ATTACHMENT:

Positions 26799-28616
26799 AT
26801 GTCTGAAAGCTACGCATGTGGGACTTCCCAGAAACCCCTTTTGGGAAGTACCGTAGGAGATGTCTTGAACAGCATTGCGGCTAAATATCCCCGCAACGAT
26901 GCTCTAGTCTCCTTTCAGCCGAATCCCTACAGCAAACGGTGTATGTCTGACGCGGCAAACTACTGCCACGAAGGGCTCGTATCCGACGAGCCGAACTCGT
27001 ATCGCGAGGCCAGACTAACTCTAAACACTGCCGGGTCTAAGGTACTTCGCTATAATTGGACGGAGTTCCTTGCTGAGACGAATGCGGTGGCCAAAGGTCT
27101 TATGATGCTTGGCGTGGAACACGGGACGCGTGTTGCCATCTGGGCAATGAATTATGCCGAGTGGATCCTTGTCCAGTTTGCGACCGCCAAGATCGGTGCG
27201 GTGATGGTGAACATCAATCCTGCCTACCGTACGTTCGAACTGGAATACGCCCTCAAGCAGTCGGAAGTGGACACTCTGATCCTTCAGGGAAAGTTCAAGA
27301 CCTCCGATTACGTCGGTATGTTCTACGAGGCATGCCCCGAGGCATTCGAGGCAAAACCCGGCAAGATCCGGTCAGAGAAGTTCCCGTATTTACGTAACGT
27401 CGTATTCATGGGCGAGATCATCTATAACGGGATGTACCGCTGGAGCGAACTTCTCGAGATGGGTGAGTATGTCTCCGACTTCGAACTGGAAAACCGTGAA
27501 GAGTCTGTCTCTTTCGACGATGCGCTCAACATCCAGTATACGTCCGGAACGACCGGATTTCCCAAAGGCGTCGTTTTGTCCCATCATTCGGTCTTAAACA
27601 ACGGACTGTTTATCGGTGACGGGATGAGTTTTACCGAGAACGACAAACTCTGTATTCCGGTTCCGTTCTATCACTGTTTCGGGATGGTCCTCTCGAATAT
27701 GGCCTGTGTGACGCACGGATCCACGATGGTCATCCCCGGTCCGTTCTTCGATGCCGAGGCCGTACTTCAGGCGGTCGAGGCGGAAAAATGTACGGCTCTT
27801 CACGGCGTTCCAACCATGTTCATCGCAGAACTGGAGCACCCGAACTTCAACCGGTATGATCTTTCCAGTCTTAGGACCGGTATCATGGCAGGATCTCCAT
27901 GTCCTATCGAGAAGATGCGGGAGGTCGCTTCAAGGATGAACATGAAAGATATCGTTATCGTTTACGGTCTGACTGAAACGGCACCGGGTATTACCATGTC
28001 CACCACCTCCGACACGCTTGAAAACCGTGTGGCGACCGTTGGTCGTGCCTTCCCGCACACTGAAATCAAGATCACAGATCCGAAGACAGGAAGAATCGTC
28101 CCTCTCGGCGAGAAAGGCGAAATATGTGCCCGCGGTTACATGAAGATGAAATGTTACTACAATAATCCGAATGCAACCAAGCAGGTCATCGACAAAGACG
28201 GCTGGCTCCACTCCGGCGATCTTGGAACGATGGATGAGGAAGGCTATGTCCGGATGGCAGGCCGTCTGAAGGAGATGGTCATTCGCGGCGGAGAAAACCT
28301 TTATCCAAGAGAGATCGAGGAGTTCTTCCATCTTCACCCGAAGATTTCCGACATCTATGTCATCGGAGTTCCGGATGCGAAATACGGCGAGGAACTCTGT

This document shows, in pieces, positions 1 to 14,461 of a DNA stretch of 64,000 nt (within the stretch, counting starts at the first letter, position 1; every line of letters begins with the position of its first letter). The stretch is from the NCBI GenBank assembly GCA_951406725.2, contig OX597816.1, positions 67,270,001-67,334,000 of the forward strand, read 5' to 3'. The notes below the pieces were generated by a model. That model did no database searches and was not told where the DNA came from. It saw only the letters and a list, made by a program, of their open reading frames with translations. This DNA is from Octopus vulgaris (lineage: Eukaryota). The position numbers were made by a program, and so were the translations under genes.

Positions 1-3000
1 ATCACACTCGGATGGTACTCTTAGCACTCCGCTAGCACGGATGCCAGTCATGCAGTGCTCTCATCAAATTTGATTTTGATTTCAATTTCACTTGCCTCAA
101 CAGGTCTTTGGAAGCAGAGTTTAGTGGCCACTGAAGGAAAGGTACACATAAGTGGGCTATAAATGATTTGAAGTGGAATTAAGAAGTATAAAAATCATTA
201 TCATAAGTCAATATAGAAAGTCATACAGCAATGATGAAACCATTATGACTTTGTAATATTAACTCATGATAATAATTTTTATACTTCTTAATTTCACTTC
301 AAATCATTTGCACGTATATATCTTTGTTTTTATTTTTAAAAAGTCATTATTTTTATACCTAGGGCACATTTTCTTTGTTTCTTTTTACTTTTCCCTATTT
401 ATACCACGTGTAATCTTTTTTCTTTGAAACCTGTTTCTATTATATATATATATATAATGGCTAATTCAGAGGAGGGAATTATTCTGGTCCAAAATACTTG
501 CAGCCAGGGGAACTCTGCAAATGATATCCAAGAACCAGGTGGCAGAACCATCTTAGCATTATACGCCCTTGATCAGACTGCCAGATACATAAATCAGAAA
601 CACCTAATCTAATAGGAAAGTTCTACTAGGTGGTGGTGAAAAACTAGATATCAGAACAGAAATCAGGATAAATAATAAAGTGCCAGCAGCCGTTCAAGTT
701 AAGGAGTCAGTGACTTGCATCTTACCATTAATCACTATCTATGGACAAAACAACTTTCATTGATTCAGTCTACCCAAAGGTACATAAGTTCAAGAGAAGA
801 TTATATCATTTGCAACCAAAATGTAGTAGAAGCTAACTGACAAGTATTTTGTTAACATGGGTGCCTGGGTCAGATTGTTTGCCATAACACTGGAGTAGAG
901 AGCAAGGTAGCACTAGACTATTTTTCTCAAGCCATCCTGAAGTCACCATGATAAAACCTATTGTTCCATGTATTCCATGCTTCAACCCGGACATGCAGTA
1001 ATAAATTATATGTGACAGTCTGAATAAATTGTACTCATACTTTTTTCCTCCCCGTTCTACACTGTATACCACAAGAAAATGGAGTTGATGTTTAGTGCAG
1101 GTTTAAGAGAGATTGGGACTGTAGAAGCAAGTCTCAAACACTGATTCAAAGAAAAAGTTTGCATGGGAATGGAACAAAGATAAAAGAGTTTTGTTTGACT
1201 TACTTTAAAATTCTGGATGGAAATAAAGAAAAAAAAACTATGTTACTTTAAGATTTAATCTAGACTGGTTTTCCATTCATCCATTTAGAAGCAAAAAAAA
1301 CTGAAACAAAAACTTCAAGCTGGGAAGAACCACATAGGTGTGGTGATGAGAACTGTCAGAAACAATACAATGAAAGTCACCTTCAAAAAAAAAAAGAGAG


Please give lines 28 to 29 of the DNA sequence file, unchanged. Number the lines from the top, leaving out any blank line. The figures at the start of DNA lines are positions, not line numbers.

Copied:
701 AAGGAGTCAGTGACTTGCATCTTACCATTAATCACTATCTATGGACAAAACAACTTTCATTGATTCAGTCTACCCAAAGGTACATAAGTTCAAGAGAAGA
801 TTATATCATTTGCAACCAAAATGTAGTAGAAGCTAACTGACAAGTATTTTGTTAACATGGGTGCCTGGGTCAGATTGTTTGCCATAACACTGGAGTAGAG